Labour has called on the Government to “put your trust in mums and dads” by giving the families of children on free school meals £15 per week to pay for lunches while schools are closed.
There was an outcry last week when images emerged on social media of food parcels containing just £4 or £5 worth of food intended to last a child a week.
Opening an opposition day debate on free school meals, Labour’s shadow education secretary Kate Green urged ministers to “sack the companies” which provided those meals and give the money to parents instead.
She told the Commons: “I have a simple solution for the secretary of state to this problem of holiday hunger, one that could solve the problem at the touch of a button.
“Sack the companies who are providing the substandard service and just give parents the money.
“Secure family incomes by using the existing social security infrastructure, put £15 a week into the bank accounts of the parents who need it to feed their children, put your trust in mums and dads because we know that parents will do the right thing.”
She added: “Cash transfers work. They improve outcomes for children, they remove stigma for families and they ensure that the full value of support provided goes to children.
“I know there are some people – and in October we discovered some of them – on the benches opposite who believe that parents can’t be trusted to use money responsibly to feed their children. That is wrong, in every possible way.”
Responding, Education Secretary Gavin Williamson said the Government is committed to free school meals.
He added: “I want to stress that the overwhelming majority of schools have been successfully providing exceptionally high-quality free school meal support to their pupils.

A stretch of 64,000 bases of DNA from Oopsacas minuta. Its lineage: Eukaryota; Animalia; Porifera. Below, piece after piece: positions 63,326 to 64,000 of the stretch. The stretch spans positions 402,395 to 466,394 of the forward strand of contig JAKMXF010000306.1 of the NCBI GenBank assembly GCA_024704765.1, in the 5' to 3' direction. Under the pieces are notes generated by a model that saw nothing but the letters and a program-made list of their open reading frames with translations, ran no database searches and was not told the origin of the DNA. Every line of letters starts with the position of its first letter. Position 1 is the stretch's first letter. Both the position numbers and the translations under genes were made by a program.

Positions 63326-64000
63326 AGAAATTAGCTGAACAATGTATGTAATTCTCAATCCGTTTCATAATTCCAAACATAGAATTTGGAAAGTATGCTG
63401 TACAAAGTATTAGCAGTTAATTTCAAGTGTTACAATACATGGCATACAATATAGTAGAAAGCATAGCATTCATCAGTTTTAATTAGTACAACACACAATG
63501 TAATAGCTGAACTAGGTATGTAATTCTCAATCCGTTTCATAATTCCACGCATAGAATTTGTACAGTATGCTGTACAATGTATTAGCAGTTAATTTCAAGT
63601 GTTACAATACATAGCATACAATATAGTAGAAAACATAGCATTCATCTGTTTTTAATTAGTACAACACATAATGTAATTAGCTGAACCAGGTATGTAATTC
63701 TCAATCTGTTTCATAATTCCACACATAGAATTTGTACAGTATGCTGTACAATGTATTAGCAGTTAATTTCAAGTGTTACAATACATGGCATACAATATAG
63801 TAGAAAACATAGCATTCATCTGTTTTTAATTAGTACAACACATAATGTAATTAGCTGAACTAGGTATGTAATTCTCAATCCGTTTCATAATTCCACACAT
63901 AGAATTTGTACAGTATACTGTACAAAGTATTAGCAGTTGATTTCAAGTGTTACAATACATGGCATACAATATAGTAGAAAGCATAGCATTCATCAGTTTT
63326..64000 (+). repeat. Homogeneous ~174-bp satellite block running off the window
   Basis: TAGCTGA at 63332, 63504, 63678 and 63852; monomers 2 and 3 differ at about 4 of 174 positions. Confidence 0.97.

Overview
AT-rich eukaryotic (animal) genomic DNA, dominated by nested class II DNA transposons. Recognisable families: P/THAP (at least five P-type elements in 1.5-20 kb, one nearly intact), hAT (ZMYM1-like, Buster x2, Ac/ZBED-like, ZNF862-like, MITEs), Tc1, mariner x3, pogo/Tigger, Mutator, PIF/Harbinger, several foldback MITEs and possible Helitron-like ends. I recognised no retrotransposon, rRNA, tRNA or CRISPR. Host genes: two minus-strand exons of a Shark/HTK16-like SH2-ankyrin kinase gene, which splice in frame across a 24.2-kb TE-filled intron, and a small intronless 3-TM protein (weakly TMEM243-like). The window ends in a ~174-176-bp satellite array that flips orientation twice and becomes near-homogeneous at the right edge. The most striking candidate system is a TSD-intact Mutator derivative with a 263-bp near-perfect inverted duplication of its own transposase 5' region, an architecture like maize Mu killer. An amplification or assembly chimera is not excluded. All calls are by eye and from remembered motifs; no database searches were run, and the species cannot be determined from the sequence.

“However, pictures of food parcels which were circulated last week were simply not acceptable.
“I have met, along with the education minister (Vicky Ford), those who are supplying these parcels and I have left them in no doubt that we expect high-quality food and supplies in those parcels that they deliver.
“Our guidance states that these parcels need to contain certain items which parents can use to make a healthy lunch for any child throughout the week.”
Later, Conservative MP David Johnston (Wantage) said a safety checklist put together by the National Education Union ahead of schools reopening after the first lockdown was “as though teaching children had become like working with radioactive material”.
He said: “The shadow secretary of state for education (Ms Green) says she wants to see schools open and I’m completely with her there because I think that’s how we tackle these issues.
“But again, I didn’t hear her criticise the 180-point checklist that was produced when we wanted to reopen schools by the (National Education Union) … on safety grounds, as though teaching children had become like working with radioactive material.”
Earlier, during education questions, Ms Ford told the Commons a Department for Education hotline set up after photos emerged on social media of “unacceptable” food parcels for children has received just seven complaints.
During education questions, in response to Conservative MP Pauline Latham (Mid Derbyshire), Ms Ford said: “DfE helplines have been giving support to schools and others on a wide range of matters.
“On Wednesday morning, after seeing some of those photos of unacceptable parcels, we announced that parents could call the DfE if they had a problem with a lunch parcel, but they should try to resolve it with the schools first.
“There are around 1.4 million children on free school meals. By the end of last week, we had received a total of seven calls in relation to unacceptable lunch parcels. Each has been fully investigated, we expect high-quality lunch parcels for our children.”